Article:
“Growing up during the 1980s and 1990s, the Asians we saw were East Asian, and often images of the model minority,” he said. “And that never felt like us. We were failing out of schools, we were being harassed and profiled by the police, and there was a really fast school to prison pipeline — and now, a school to deportation pipeline.”
“When I wanted to join Asian-American groups, I always felt like I was othered by my skin color, my class or my refugee experience,” Suong added. “I’ve always felt, personally and as a community, rejected by Asian America.”
Deepa Iyer, author of the book “We Too Sing America: South Asian, Arab, Muslim, and Sikh Immigrants Shape Our Multiracial Future,” said South Asians grapple with similar questions of who — and which issues — belong under the umbrella of Asian America.
“In the wake of 9/11, South Asians would bring up the need to address national security and that be something that Asian Americans look at broadly, but oftentimes they felt that those issues were not part and parcel of the policy agenda of Asian-American organizations,” she said, citing Islamophobia as another such issue.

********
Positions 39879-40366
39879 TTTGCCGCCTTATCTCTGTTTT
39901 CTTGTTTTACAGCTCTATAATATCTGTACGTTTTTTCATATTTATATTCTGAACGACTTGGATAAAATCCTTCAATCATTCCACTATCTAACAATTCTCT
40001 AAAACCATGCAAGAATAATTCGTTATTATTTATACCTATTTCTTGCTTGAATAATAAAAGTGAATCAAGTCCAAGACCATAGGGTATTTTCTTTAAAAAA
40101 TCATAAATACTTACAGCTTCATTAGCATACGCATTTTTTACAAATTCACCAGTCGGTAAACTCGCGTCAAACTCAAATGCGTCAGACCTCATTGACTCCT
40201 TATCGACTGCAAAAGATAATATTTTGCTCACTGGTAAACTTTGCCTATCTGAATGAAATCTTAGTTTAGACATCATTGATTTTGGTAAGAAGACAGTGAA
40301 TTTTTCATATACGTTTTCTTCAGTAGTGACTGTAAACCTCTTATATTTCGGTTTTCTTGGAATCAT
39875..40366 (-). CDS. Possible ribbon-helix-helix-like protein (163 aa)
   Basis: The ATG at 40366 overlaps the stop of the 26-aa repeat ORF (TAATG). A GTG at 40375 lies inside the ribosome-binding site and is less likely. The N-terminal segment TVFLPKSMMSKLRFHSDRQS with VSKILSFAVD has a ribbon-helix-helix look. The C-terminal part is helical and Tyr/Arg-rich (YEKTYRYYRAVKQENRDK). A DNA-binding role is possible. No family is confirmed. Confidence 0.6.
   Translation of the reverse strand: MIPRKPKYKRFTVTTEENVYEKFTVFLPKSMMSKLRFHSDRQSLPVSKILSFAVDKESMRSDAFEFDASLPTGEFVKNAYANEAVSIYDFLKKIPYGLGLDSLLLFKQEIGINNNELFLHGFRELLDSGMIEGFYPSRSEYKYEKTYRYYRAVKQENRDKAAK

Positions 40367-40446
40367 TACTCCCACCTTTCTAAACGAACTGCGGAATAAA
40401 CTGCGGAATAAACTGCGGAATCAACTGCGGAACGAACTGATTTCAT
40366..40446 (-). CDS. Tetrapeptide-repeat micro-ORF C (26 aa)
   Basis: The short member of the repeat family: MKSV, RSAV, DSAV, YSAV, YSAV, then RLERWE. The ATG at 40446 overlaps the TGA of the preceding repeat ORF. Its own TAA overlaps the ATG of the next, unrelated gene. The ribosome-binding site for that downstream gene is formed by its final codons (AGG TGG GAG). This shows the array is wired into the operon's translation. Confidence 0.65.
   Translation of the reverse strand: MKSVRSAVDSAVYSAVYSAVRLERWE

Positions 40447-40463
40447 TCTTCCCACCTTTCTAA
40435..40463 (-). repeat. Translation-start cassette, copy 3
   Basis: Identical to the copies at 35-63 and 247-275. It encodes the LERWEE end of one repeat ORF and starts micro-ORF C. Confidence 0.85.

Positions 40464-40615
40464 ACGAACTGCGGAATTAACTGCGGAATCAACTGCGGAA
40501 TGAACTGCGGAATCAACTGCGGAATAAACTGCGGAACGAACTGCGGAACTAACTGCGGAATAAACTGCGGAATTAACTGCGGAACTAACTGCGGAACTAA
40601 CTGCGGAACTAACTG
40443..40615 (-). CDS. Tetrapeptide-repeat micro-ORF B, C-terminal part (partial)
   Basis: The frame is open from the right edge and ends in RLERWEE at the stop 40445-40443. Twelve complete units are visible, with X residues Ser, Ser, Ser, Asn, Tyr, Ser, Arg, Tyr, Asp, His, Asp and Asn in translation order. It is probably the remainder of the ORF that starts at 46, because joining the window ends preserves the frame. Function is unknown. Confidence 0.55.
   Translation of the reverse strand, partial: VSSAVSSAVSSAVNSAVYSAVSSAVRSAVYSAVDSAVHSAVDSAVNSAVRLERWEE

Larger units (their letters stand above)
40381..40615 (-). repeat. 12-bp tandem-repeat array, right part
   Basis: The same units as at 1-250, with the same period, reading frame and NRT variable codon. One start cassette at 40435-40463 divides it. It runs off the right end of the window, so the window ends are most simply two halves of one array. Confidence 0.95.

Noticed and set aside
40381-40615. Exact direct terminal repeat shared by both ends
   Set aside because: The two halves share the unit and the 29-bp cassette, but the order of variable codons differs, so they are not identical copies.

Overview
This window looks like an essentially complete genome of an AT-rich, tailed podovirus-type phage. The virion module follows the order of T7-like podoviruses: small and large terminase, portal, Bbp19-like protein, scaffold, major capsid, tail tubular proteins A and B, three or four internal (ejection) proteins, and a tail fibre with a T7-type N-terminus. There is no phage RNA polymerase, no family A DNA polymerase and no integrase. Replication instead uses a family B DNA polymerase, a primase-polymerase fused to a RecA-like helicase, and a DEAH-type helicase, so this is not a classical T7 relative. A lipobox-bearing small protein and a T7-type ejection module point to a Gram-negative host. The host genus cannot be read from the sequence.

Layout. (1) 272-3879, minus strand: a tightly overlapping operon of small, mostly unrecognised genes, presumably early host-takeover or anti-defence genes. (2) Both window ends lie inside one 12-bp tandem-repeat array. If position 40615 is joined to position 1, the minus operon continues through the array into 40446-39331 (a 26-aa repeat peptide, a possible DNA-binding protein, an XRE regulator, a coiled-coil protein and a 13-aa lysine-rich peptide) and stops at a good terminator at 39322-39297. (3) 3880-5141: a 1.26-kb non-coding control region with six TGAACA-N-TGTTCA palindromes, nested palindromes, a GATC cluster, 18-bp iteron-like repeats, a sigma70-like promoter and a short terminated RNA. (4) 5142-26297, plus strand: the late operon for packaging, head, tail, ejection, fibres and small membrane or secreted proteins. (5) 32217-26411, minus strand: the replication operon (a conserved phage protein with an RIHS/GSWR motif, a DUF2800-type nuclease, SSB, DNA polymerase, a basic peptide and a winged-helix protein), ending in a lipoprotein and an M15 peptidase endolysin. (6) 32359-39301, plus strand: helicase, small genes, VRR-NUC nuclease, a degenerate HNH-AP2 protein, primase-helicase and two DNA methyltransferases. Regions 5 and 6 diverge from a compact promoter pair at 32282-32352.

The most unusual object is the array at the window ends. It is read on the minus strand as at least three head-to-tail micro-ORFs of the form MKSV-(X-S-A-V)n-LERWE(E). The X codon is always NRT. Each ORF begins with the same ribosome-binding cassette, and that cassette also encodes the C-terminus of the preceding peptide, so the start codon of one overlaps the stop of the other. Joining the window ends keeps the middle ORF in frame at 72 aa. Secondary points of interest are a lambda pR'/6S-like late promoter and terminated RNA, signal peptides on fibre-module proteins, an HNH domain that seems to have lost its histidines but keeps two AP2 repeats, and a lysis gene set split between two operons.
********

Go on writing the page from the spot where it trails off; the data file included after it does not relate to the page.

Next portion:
“Questions from those who find themselves on the margins of the Asian-American community — who are mainly South Asian and Southeast Asian — can be really helpful in refining an analysis of what it means to be Asian in this country.”
For others, the future of Asian American is about reconnecting with the term’s roots.
“Today when a community of immigrants and the descendants of immigrants from Asia is more diverse than ever, the term Asian American is more essential than ever before,” Maeda said. “People of Asian ancestry continue to face discrimination, harassment and prejudice, and just as it’s been over the past century-and-a-half, we exist in a society that sees us all as one, as all looking the same, as all being the same.”
“And given that that’s the case,” he added, “it’s even more incumbent upon us to come together to fight for social justice.”